Infuse Lavender in Vinegar or Oil 

Infused oil and vinegar are great for cooking, cleaning, and beauty products. Lavender-infused vinegar can be even better as it adds an amazing smell to whatever you are doing. 

To infuse vinegar or oil with lavender, simply fill a sealable glass jar or bottle halfway with dried lavender leaves.  Fill the rest of the bottle with your oil or vinegar of choice. Put the lid on and let the bottle sit for 5-6 weeks before using. 

 Some great combinations and their uses can be: 

IngredientsUses
White vinegar and Lavender LeavesGeneral cleaning solution, glass cleaner fabric softener, sink deodorizer, hair rinse. Great for vinagrettes and marinades.  
Olive Oil, Lavender Leaves, and RosemaryCooking oil, marinades, and venagrettes
Coconut oil and Lavender leaves Moisturizer, hair and face mask, makeup remover

Keep in mind that infused lavender oil is different than lavender essential oil. The infused oil will be less concentrated than essential oils and may not work as well for medicinal purposes, but still give you a great smell at a lower cost. 

Make Lavender Extract

Extracts are surprisingly easy to make if you are patient! They can take a long time to really infuse and get a great flavor but are definitely worth the wait. Lavender extract can be made with just the lavender leaves or a mix of both flowers and leaves. 

To make a lavender extract you will need:

  • Dried Lavender
  • Vodka, the cheapest you can find, or liquid glycerine. 
  • Glass jars or bottles with lids

Start by filling your jars with 1 part lavender and 4 parts vodka or glycerine. Screw the lids on tight and give them a good shake. Then leave them in a cool dark place for about 3-5 weeks. 

Strain out the leaves with a coffee filter or other fine strainer before you use them.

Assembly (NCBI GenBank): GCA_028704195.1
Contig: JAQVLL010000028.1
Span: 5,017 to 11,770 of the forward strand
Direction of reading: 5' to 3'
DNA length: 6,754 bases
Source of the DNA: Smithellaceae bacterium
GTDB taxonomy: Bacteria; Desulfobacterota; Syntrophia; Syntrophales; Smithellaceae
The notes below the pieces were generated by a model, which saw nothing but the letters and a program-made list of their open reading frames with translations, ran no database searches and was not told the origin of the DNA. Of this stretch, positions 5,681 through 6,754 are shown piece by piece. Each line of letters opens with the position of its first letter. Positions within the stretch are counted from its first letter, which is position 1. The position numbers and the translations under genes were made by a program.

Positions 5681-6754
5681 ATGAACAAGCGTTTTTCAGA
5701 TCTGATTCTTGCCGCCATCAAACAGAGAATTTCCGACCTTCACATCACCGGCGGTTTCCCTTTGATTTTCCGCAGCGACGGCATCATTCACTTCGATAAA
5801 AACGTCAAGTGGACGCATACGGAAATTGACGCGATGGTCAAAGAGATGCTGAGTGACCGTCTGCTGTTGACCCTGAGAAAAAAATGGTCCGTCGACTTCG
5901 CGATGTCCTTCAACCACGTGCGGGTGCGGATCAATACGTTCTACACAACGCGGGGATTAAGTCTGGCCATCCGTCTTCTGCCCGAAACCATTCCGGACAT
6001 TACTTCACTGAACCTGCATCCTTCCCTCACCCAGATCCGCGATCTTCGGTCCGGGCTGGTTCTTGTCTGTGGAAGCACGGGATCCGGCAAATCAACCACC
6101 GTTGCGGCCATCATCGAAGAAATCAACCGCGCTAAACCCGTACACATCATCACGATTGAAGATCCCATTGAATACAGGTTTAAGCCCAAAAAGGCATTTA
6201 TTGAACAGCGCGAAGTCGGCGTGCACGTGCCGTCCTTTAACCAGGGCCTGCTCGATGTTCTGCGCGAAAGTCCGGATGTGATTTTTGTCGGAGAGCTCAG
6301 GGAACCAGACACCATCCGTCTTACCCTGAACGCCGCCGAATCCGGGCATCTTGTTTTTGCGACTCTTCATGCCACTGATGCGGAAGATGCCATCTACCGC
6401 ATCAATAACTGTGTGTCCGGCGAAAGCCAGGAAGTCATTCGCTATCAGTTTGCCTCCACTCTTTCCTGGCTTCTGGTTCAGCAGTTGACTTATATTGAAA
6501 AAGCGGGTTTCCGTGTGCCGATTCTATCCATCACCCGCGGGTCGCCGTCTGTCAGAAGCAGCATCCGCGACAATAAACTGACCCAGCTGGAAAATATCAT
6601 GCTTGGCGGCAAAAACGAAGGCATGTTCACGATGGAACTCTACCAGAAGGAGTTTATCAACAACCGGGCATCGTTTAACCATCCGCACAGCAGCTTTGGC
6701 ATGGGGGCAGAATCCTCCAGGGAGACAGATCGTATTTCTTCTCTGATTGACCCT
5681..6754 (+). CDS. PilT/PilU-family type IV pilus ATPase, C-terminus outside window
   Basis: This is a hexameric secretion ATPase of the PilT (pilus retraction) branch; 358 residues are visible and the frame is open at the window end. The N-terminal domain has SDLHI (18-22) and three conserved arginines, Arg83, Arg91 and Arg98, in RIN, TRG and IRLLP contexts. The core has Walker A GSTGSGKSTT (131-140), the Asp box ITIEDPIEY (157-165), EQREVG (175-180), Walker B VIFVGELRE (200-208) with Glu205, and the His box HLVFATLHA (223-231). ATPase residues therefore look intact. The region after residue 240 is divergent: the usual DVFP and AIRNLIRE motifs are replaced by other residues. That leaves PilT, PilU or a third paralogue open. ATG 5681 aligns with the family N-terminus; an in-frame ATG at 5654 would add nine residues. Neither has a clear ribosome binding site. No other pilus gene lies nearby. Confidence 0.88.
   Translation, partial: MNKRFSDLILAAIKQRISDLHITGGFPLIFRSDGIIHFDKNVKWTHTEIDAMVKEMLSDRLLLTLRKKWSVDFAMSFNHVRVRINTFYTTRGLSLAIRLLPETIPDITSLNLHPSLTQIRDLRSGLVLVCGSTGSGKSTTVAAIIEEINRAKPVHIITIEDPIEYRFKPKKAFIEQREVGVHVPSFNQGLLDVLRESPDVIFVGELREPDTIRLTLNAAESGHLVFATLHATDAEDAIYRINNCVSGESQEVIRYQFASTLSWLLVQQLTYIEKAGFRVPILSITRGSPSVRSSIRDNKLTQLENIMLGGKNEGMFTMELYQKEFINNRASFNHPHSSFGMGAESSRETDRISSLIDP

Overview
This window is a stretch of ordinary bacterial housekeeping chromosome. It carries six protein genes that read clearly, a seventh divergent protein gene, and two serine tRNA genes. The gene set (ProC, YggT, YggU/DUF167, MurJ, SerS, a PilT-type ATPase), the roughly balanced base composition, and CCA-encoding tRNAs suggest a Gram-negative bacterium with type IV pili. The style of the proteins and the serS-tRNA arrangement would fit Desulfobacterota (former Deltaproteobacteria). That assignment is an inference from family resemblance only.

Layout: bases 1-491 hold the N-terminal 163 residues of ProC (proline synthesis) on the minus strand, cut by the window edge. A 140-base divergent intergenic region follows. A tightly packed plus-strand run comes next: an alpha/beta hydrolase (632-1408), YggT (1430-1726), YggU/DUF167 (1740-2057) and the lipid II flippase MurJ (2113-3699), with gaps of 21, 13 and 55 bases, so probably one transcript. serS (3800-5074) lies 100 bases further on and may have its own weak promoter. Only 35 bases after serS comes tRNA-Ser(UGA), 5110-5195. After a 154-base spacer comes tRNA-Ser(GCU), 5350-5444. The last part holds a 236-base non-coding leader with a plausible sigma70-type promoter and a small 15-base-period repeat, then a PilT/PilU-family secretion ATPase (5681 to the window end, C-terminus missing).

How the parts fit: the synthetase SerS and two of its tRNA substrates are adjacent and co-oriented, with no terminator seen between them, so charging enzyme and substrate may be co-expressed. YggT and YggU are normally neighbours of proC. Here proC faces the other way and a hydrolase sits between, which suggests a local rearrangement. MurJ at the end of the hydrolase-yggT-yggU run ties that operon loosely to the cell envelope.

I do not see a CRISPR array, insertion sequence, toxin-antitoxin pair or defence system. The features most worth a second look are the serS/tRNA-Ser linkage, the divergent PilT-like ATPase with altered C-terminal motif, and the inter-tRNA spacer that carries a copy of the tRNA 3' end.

Lavender extract can be used in baking and cooking. It works well in loaves of bread, potato dishes, and even baked goods. Use lavender extract in place of rosemary or even vanilla in your favorite recipes.

Make sure to go light on the extract at first, as it can overpower a dish quickly if you use too much. Always experiment with different amounts of lavender until you find what you like. 

Create Homemade Lavender Leaf Candles 

Candles are easy to put together and good to have in case of an emergency. Depending on the size of your candle, you could have a little bit of light for many hours. 

To make a candle you need the following:

  • Wax: paraffin, soy, or beeswax all are relatively inexpensive and work well in candles. You can also do a combination of two or three of the waxes. 
  • Container for your candle – mason jars or other small glass jars with lids work well
  • Cotton wick
  • Dried lavender leaves 
  • Small pot or glass bowl for melting
  • Thermometer
  • Metal and wick holder or two pencils
  • Spoon to stir the wax 
  • Wax dye, optional
  1. Measure out the wax. You will want to use about 1.5 times the size of your container.